Posts Tagged ‘Estimation’
There has been a lot of talk on the NSTA Physics list server lately regarding a way to teach a measurement lab. I had one of my morning shower brainstorms. My thoughts went to the story of the MIT students measuring a bridge using a unit of measurement called the “Smoot,” named for Oliver Smoot.
I think many of us teaching a measurement lab have the same problem. The students don’t understand measuring or estimating. Given an object, they will always have the same answer, regardless of whether it is right or wrong. So I am hereby creating a lab using fictitious units. We will use a willing volunteer from each lab group and declare his or her height to be one “Smith” or “Jones” or whatever his or her name happens to be. We will then do some exercises to estimate fractional distances. I think I will give them string and make them use a meter stick to get a measurement of the “Smith.” They will need to figure out how to divide the string into tenths and hundredths and then estimate to the thousandths. I won’t tell them how to do it, they are going to need to figure it out on their own.
My hope is that they will come up with their own method and get a better understanding of estimation. The beauty of an inquiry lab is how little detail they get from me. Personally, I’m excited about this one. I think we are looking at a first or second day of school lab here.
Here is my first pass at the lab handout. Lab 00 – Measurement Lab
You can read about Oliver Smoot and hear an NPR interview here.
If you are new to teaching Physics, you are probably going to expect the students to know how to manipulate numbers and variables. I’ve found that to be a big mistake. Yes, some of my students are very good with math, but I’ve learned not to assume this. As a result, my first two weeks of class are spent working on the skills they are going to use the entire year. Those skills are:
- Scientific Notation
- Significant Digits
- Unit Conversions/Dimensional Analysis
- Solving for variables
- Use of their TI-83 calculators
This is a big post. I have included all of the introductory worksheets, homeworks, and quizzes from the past school year. A lot of example problems I just make up on the fly, but I have attached quite a few word documents. Feel free to use them and adapt them as needed.
Last year I reviewed estimation first. That was fine until we started dealing with very small numbers, then the students were lost. This year, scientific notation comes first. I have a three part handout that I go over in class. I make up additional problems as we go, then I hand out the worksheet. They start it in class and are expected to complete it for homework.
The point of estimation is for them to be able to get order-of-magnitude answers quickly. At first, they are completely amazed that I can get within 5% or 10% of the answer faster than they can do it on their calculator. Some of them get good at this, most don’t bother even though they see that I will estimate quickly and accurately throughout the entire year. My goal is for them to realize when their answer on the calculator can be wrong and their brain can be right. It does happen and it feels good when one of them comes over to the dark side with me.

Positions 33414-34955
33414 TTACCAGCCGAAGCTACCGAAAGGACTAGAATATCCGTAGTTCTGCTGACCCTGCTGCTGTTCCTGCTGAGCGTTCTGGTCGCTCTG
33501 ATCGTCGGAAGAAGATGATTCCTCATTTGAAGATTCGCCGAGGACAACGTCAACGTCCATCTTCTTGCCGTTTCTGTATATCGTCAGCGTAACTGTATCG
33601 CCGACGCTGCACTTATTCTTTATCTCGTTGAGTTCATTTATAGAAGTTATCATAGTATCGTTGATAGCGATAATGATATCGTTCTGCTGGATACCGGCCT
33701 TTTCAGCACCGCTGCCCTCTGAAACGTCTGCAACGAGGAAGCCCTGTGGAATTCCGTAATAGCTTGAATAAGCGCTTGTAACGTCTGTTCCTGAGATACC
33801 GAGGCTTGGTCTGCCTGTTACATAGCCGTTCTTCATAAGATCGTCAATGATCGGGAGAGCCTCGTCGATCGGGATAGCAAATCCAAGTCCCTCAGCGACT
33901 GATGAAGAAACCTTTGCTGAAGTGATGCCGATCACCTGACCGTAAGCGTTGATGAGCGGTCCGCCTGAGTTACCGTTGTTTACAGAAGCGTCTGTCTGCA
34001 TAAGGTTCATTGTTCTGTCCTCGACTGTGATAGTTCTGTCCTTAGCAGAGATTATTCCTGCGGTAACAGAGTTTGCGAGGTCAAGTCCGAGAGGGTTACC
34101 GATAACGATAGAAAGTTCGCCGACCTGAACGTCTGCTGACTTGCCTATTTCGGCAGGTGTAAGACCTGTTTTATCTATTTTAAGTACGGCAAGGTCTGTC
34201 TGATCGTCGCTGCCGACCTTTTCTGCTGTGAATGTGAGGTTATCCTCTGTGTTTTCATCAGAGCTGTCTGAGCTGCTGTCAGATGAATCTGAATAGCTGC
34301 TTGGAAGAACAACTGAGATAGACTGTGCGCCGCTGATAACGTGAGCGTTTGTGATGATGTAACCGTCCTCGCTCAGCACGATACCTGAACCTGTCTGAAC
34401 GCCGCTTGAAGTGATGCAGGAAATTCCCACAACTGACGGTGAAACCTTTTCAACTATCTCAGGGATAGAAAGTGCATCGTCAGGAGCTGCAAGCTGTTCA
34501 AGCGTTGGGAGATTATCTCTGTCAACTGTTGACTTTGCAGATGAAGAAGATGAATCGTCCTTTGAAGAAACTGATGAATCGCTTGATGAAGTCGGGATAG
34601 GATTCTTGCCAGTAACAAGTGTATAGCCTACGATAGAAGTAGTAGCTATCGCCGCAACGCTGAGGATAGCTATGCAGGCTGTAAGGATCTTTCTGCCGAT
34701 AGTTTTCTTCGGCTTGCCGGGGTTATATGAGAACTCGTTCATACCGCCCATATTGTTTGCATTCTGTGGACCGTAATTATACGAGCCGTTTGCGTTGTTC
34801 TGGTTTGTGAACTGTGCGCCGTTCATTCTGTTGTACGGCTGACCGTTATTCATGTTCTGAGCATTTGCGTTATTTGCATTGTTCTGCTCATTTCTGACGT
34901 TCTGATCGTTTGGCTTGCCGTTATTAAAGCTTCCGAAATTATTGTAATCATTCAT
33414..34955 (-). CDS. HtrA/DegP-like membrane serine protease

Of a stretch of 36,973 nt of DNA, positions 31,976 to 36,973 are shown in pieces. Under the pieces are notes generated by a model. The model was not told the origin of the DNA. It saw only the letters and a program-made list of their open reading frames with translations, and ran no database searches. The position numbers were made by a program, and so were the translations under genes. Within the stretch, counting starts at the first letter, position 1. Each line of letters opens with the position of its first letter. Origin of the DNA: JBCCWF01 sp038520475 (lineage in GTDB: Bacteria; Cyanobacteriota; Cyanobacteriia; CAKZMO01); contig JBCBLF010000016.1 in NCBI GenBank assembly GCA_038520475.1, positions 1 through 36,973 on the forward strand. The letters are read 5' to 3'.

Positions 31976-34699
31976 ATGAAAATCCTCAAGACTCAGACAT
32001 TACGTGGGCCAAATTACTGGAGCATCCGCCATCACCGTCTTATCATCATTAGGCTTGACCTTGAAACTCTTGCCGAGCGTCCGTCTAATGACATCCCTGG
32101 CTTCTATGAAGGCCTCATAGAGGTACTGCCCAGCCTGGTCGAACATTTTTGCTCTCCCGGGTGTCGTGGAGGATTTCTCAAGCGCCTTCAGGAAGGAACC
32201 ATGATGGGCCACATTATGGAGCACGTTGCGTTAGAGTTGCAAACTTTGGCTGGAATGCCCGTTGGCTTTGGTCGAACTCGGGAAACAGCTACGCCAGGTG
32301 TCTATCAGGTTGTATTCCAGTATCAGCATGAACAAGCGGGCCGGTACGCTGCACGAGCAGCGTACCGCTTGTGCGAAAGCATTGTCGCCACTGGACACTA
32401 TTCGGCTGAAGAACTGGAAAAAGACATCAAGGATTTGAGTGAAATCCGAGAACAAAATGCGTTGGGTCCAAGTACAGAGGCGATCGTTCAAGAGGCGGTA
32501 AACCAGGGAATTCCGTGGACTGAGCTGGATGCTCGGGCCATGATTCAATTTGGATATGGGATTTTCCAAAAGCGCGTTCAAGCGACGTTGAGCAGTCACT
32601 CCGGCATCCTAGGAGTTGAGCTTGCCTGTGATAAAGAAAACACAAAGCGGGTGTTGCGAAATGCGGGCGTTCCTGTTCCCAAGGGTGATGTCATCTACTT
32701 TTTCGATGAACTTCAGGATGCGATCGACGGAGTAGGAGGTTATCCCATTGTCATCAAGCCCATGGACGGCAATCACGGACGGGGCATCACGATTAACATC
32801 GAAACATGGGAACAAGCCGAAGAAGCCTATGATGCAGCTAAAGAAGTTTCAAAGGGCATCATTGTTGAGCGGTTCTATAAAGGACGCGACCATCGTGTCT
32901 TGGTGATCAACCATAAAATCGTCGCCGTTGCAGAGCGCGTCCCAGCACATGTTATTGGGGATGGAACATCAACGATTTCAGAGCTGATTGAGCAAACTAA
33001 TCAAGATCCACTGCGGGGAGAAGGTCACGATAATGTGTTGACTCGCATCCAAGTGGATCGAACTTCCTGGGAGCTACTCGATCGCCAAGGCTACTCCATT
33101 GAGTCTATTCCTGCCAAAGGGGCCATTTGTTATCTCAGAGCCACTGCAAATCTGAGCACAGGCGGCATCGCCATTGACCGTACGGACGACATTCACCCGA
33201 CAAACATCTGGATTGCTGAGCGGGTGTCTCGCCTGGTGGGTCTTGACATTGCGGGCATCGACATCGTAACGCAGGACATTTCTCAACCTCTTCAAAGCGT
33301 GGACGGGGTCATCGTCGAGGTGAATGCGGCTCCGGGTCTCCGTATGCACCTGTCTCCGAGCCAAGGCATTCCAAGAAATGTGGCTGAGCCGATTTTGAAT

The first document is the handout they get with the guidelines. I think it is rather clear, but I think I want to change the example problem near the end with the sin( ) function. They don’t know sin( ) yet and it distracts them from the operation. I expect them to use these guidelines all year long.
Unit Conversion/Dimensional Analysis
Wow are they bad at this. Most of them almost randomly multiply or divide by the conversion to get an answer but never seem to know if it’s right or what the units should be. This is a real problem. The textbooks like to throw different units into the problems. It’s actually easy to miss, especially when the kids are struggling to learn a new concept. I’ve also found that very few of them are comfortable with the metric system. I feel like I beat this section to death, but still many cannot convert correctly.
Solving for Variables
I don’t have a worksheet made up for this section. What I have done in the past is gone to an Algebra 1 textbook and copied the problems from there. I gave up on this section last year, they just didn’t have the math skills to do this for every problem, and I had to choose my battles. If they plugged numbers into equations, most of them were able to solve for the unknown.
Here is the problem; the students are unaware of the key labeled EE that does the scientific notation. They also constantly miss the exponent that is shown as 1.2E33. Instead, they enter the number as 1.2 X 10 y^x 33. This works fine if all they are doing is multiplication. However, if they are dividing by the exponent, the 10 y^x 33 becomes part of the numerator. This totally screws up their answers and they have no idea why. There are two solutions: 1) They can use the EE function and only enter exponents in that form, or 2) they can use their longer form and put each term in parenthesis. Obviously, I prefer the first solution and I push them to use it.
I also have them solve simple sine and cosine problems on their calculator. Not all of them use the TI-83, I don’t require it, I only require a scientific calculator. It’s up to them to know how to use it, that is why I spend time in the beginning going over the functions we will use in the course.
I give them the following quiz after all of this is completed.
If you have additional material, please share it. Trudi, I hope this helps.